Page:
“An Islamic Conscience: the Aga Khan and the Ismailis” can be found at www.agakhanfilm.org.
And sorry its just been such a crazy time - tomorrow, I promise I will post something more interesting here as I should be able to get a hold of my op-ed piece...
Wednesday, December 12, 2007
Check us out on Facebook and become a "Fan" so can you receive the update on this when it launches....
"I’m so glad to hear that the premiere went well, despite the weather. Jessica Sequiera’s review is very positive. Thank you for portraying the peace-loving side of the Muslim community. As I talk about Islam to people and hear their responses, to point out the fact that there are many moderate thoughtful Muslims seems so important to me. If we don’t do this, especially when the radicals create more and more mayhem, the potential stereotyping will create tremendous difficulties. It’s so good you take this view. And I am sure your film will help. "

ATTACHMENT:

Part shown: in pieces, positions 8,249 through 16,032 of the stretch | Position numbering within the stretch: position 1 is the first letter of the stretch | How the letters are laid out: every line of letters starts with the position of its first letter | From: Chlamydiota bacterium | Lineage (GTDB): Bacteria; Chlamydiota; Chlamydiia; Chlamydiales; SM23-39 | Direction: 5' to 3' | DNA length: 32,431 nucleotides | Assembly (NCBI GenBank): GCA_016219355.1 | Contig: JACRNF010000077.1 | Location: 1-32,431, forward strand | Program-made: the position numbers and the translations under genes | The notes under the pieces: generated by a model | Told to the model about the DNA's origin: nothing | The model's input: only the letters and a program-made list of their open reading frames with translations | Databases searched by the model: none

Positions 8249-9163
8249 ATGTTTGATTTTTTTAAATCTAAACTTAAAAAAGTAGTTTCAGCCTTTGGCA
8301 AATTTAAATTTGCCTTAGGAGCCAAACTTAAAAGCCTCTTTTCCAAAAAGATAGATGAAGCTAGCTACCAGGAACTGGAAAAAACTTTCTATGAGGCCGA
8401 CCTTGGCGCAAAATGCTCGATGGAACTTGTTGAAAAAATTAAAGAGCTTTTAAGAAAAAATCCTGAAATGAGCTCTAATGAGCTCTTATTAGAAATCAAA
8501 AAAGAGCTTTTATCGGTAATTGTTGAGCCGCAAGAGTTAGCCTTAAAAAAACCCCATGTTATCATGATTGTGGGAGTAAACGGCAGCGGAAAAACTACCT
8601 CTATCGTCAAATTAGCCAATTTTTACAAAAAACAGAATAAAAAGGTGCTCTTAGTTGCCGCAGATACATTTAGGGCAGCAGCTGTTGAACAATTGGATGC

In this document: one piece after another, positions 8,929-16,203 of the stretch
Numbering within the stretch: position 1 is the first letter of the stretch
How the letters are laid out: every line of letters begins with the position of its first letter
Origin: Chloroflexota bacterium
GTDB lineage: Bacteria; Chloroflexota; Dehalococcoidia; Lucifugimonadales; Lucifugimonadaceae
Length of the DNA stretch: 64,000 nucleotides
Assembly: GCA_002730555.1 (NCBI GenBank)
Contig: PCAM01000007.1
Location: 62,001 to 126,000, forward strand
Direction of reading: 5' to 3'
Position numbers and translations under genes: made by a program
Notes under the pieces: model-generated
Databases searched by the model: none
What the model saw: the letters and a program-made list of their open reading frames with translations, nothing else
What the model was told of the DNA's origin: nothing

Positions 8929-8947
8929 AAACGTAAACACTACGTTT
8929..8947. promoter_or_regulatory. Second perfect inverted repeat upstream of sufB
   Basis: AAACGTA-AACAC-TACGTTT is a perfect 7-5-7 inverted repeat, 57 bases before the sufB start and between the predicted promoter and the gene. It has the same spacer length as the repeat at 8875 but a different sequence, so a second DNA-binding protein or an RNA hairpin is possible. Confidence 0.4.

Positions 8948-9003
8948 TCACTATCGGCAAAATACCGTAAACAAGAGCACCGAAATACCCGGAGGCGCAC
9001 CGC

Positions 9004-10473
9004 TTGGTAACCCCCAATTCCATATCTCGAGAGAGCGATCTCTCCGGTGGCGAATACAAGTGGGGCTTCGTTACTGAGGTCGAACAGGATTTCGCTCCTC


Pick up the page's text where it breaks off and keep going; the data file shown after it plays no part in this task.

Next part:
There have been many more positive comments from people all over the world - we are humbled at the responses. Thank you.
Tuesday, December 11, 2007
Dear colleagues, friends, and supporters
DVD ordering: www.agakhanfilm.org/buy_now.asp
Next screening: www.agakhanfilm.org/screenings.asp
Full website is now up with story details, bios, and much more: www.agakhanfilm.org
For many years now, we have heard commentators associating Islam with extremism and for many of us, those who are Muslim and even those who are not, we are concerned as to how the faith of over 1 billion people is being misinterpreted.
Some years ago, I heard a Muslim leader say, "Stand up... Speak openly and frankly about what is our interpretation of Islam. Speak about the fraternity and the peace and the respect that we wish from society and we wish to offer society. Speak of the discipline, of the humility, of the care that Islam teaches us." I believe he was speaking of the conscience of Islam and with his words in heart, I believed it was time to make a documentary about Muslims who respect religious pluralism and live by the principles of peace, tolerance, compassion, generosity, dialogue and forgiveness, above all else.